Disability in older adults is a major public health problem, particularly among low-income urban people of color. Most disabled older adults strongly prefer to live at home, but many require nursing home admission due to limitation in basic or instrumental activities of daily living (ADLs or IADLs). Since these costly admissions are preventable, testing novel, cost-effective interventions to improve ADLs should be a public health priority. Previous research has not comprehensively addressed individuals and the environment in which they function yet low income older adults suffer from health disparities in both their function and their home environments. We propose a two-group randomized trial to test the efficacy of our bio-behavioral-environmental intervention, Community Aging in Place - Advancing Better Living for Elders (CAPABLE), which combines evidence-based nursing, occupational therapy, and handyman components. In a randomized controlled pilot trial, the CAPABLE intervention had preliminary effect sizes of 0.63 and 0.62 for reducing difficulty in ADLs and IADLs respectively, when comparing the mean changes in the intervention group to the control group from baseline to follow up. These pilot findings warrant an efficacy trial. We will recruit low-income older (eage 65), principally African-American, adults with e 1 ADL or e 2 IADL limitations from the Baltimore Department of Housing Energy Assistance Program. We will interview them at home and randomize participants to either the treatment (CAPABLE intervention) or control (attention-control) group. Participants in the treatment group will receiv up to 10 in-home sessions -- d6 visits with an occupational therapist and d4 visits from a nurse - and d$1200 in safety and modification services from a licensed handyman. Each treatment participant will receive each intervention component but interventionists will systematically tailo content to the participants'risk profile and goals based on protocols. Participants in the control group will receive an equivalent number of visits, which will consist of sedentary activities with trained research assistant (RA). All participants will be reassessed at 16 and 52 weeks in person by an RA masked to treatment condition. The primary endpoint is the ability to complete ADLs and IADLs without difficulty at 16 weeks post-randomization. Other endpoints include lower extremity mobility, health-related quality of life, and home safety at 16 weeks and ADL and IADL limitations at 52 weeks post-randomization. We will examine moderators of treatment success and mediating mechanisms. We will also evaluate cost-effectiveness based on the cost of the intervention and health care utilization. The study is designed to detect clinically meaningful improvement in ADL or IADL limitations between the intervention and control group with 80 percent power (alpha = 0.05) in an intention to treat analysis. The innovative study will provide economic evidence for a theory-driven intervention that could rein in costs of a growing and increasingly diverse older adult population.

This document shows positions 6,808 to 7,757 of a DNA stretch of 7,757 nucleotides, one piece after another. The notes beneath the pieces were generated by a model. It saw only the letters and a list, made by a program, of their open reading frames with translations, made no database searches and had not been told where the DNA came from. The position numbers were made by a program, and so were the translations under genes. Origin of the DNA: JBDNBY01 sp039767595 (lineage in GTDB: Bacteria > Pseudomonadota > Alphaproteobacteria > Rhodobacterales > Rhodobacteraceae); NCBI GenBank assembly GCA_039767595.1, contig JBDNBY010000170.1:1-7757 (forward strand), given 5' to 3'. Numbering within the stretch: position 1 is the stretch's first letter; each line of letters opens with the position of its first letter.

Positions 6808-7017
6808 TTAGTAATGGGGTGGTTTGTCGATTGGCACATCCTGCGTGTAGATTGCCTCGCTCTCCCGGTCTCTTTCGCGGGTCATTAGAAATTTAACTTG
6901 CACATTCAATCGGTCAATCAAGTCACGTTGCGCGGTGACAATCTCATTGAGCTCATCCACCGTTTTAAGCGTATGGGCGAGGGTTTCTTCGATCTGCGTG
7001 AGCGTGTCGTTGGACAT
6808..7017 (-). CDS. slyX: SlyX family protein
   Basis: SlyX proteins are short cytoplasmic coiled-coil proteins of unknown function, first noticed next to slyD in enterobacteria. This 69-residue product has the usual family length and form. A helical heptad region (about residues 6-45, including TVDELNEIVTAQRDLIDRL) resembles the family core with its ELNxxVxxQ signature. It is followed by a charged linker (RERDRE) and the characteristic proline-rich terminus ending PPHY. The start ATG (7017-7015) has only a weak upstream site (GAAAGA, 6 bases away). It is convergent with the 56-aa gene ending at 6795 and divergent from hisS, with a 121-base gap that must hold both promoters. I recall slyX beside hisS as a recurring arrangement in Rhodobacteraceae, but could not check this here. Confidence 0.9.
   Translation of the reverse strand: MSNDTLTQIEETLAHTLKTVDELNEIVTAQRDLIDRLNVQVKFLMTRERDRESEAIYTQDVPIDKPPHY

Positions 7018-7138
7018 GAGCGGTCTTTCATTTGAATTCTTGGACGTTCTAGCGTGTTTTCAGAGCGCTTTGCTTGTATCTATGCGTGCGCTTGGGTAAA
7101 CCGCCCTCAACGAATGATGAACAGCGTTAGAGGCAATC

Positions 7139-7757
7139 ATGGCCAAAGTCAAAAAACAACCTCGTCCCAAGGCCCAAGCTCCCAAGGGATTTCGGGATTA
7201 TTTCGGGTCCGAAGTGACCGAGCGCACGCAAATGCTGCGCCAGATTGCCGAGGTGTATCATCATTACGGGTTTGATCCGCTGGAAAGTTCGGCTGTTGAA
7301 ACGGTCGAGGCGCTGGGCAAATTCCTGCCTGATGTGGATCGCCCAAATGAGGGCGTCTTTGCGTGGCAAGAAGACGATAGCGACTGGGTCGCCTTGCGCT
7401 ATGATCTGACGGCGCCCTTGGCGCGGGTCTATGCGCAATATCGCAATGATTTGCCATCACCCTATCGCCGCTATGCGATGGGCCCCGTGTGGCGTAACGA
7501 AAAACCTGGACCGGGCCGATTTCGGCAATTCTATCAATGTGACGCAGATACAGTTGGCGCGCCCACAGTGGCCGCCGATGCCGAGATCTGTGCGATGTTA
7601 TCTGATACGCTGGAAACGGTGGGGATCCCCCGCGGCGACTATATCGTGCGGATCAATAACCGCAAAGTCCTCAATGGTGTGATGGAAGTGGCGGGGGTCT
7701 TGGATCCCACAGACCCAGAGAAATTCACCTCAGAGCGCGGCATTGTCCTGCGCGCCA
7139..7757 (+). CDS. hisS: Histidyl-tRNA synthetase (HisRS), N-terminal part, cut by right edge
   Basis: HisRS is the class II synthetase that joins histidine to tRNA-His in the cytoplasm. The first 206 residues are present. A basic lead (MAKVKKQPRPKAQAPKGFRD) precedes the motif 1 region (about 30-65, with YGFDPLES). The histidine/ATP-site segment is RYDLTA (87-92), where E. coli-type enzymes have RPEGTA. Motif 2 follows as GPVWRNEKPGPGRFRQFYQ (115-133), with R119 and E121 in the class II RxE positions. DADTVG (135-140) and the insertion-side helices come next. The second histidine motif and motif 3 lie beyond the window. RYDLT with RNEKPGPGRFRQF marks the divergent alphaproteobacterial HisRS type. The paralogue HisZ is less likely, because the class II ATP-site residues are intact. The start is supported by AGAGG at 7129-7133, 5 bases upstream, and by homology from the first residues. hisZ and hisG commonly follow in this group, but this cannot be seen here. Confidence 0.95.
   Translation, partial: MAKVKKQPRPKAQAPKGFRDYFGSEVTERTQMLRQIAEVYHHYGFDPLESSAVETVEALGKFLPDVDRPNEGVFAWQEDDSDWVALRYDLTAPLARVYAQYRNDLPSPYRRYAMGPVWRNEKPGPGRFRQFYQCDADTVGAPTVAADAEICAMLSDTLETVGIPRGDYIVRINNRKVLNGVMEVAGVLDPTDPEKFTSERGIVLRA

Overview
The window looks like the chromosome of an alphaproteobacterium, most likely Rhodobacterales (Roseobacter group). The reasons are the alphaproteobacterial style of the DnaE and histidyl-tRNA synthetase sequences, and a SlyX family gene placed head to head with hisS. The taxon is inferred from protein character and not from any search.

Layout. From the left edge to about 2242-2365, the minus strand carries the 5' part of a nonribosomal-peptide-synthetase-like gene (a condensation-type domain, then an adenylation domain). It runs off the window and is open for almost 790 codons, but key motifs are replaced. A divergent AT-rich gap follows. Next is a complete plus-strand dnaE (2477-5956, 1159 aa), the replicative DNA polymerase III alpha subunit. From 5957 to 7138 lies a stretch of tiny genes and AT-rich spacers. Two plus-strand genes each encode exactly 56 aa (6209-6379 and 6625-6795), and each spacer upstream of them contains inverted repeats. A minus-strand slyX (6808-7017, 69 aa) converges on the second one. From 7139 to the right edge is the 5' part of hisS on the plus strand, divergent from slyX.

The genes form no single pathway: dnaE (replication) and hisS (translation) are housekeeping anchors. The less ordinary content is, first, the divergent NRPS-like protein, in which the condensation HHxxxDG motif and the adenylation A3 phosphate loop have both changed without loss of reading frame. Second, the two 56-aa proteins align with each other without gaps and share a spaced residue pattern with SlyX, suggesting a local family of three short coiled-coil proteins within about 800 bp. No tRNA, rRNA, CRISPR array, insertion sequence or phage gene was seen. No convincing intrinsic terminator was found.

Public Health Relevance

Disability in older adults is a major public health problem, particularly among low-income, urban people of color. Most adults with disabilities strongly prefer to live at home, but many have difficulty taking care of themselves. This study proposes to test the efficacy of a newly developed bio- behavioral-environmental intervention, Community Aging in Place - Advancing Better Living for Elders (CAPABLE), which combines evidence-based nursing, occupational therapy, and handyman components to help low income older adults function at home and save our nation costly nursing home care.

National Institute of Health (NIH)
National Institute on Aging (NIA)
Research Project (R01)
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Study Section
Behavioral Medicine, Interventions and Outcomes Study Section (BMIO)
Program Officer
Haaga, John G
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Johns Hopkins University
Other Health Professions
Schools of Nursing
United States
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